I have always loved family history research. My maternal grandmother was the family historian and shared stories of our ancestry with me. There’s no doubt that those stories influenced my work as a genealogist. But, while family history has been an interest of mine since I was a child, I’ve also conducted historical and psychological research as I worked my way through college. While I earned my Master’s degree involving Women’s Studies, I came to appreciate the many different sources that help researchers piece together women’s lives. So when I approach my genealogy, I do so with techniques I learned conducting historical research.
What family history sources do you use in the search for you family’s story? Census, vital records, and gravestones are obvious go-to resources. But is that all there is? Documents that list names, dates, and places are important but there’s so much more to telling a story than just those facts.
I often get the not so amused looks and eye rolls when I tell others about my love for community cookbooks. These quirky cookbooks are easily recognized by their comb binding and mishmash of recipes that support a cause or organization. A part of culinary history since the American Civil War, these cookbooks have much to tell us. So what in the world does that have to do with genealogy?
Well as it turns out, everything.
What are we looking for in researching our family history? We look for verification of a name, a place and a date of a vital record event (birth, marriage, death). In addition, most of us want to uncover our family history, and history can be found in all kinds of sources from heirlooms, to memoirs, and ephemera. And yes, cookbooks are an important history source. Community cookbooks, also known as fundraising cookbooks, help to tell the stories of our families.
In order to best understand how cookbooks relate to family history, we need to consider what they contain. Unlike mass marketed generic cookbooks, fundraising cookbooks provide a glimpse of a community. First, at the very least they provide the name of the person who provided the recipe. We can surmise an affiliation and place based on the cookbook’s sponsor. In some cases, they may also provide information about the person or their family, such as occupation or names of other relatives found in recipe titles or descriptions (Grandma McNeil’s Brownies). They also provide us ethnic or religious information based on the recipe submitted, what foods were available at that time and place, causes they believed in, and memberships. This information can lead us to additional sources, even sources found in more “traditional” places.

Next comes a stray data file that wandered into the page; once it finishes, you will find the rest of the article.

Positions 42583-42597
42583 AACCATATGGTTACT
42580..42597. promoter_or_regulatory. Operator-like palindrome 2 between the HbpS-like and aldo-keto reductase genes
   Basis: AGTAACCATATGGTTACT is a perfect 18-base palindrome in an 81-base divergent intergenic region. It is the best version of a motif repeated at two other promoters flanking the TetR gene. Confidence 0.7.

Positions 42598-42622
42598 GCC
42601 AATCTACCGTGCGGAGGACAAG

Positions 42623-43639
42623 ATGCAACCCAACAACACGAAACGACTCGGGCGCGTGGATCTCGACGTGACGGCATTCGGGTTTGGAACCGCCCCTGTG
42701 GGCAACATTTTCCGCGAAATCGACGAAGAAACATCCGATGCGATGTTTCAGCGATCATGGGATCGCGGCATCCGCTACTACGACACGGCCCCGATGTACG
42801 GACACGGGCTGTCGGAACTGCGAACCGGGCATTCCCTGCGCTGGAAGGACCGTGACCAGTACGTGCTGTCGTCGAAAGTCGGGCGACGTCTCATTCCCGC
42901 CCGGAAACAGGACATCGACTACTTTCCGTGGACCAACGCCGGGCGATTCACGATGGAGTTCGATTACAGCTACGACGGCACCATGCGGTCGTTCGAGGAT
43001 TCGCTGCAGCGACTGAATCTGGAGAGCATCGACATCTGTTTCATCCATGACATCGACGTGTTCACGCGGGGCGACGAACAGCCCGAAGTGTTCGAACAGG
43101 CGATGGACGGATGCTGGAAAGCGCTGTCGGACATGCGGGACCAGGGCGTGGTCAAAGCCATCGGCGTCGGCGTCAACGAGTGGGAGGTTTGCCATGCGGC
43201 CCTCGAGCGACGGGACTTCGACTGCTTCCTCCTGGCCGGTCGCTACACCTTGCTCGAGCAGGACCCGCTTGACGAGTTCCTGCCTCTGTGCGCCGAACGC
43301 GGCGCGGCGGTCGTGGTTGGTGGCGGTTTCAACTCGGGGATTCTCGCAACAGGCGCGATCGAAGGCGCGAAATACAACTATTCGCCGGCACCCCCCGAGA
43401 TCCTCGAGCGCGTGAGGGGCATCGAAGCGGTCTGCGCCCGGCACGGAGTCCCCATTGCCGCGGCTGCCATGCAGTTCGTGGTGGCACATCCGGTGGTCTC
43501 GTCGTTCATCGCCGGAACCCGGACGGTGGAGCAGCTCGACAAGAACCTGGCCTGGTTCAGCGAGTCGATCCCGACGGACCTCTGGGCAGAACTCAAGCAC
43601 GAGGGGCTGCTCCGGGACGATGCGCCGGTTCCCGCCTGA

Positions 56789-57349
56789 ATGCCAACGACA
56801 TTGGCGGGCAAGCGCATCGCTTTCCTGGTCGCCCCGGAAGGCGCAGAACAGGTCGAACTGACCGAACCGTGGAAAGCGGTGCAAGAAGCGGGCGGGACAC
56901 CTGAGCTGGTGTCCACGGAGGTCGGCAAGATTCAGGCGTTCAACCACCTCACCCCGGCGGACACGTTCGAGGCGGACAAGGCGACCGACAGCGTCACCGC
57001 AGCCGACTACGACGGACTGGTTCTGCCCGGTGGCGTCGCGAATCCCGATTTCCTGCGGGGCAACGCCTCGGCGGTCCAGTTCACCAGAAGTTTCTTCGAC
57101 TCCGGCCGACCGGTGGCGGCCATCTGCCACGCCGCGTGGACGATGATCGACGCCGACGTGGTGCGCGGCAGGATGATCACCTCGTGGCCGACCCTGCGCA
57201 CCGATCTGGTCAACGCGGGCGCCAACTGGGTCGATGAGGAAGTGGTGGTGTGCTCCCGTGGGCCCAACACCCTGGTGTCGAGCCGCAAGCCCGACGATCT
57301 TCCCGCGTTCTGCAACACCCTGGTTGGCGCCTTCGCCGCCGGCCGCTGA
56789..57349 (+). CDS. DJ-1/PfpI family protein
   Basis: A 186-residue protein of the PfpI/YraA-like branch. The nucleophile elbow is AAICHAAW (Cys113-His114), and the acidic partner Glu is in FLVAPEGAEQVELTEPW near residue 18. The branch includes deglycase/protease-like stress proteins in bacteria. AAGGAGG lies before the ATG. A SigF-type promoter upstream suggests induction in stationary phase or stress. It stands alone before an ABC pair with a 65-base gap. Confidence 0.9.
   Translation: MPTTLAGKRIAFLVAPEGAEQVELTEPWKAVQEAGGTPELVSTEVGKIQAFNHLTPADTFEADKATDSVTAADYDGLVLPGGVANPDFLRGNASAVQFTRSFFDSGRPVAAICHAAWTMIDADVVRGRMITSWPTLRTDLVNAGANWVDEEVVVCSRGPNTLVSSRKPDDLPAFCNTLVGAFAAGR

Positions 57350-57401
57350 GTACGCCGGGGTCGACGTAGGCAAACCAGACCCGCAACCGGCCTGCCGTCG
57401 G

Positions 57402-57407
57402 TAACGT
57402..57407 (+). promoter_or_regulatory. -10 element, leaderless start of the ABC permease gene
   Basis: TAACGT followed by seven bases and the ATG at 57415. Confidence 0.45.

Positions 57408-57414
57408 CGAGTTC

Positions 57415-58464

Aside from the recipes, one of the aspects of community cookbooks that I love the most is that they serve as directories of women. Like a city directory, these cookbooks provide names and places as well as advertisements for services. Think a cookbook’s advertisements would be irrelevant to genealogy research? It’s in these cookbooks that I find advertisements for funeral homes, cemeteries, and the local physician. They provide the ability to reconstruct a community of women that ultimately aids in genealogical research.
Researching Women’s Lives
One lament often heard about family history is the difficulty in finding female ancestors. After all, if they married they changed their surnames, and that could mean repeated surname changes between census years. Add to these name changes the absence of women in traditional genealogical resources like early census and voting records, and you have a more difficult research project.
So doesn’t it make sense that you should enhance your current research with sources that document women’s lives? These sources should come from the traditionally female activities our ancestresses took part in: quilting, journaling, and cooking. These sources are out there, but they take a little more effort to find.
There’s no doubt I spend part of my days searching census returns and vital records, but I also spend time seeking out community cookbooks and the other items that women left behind that document their lives. Take some time today to enhance your family history story by searching for family cookbooks owned by family members. Then take your search online to auction websites, used book sellers, and libraries. Search for cookbooks printed by organizations she was a member of, auxiliaries to her husband’s work, or the church groups she was active in. Concentrate on the organizations she was a part of in her community. Seek to tell the story of your female ancestor’s life using the clues she left behind.
About Gena Philibert-Ortega
Gena Philibert-Ortega holds Master’s degrees in Interdisciplinary Studies and Religion. She is the author of hundreds of articles published in genealogy newsletters and magazines. Her writings can be found on her blogs, Gena’s Genealogy and Food.Family.Ephemera. Her latest book is From the Family Kitchen (F + W Media 2012). Connect with Gena on Twitter.
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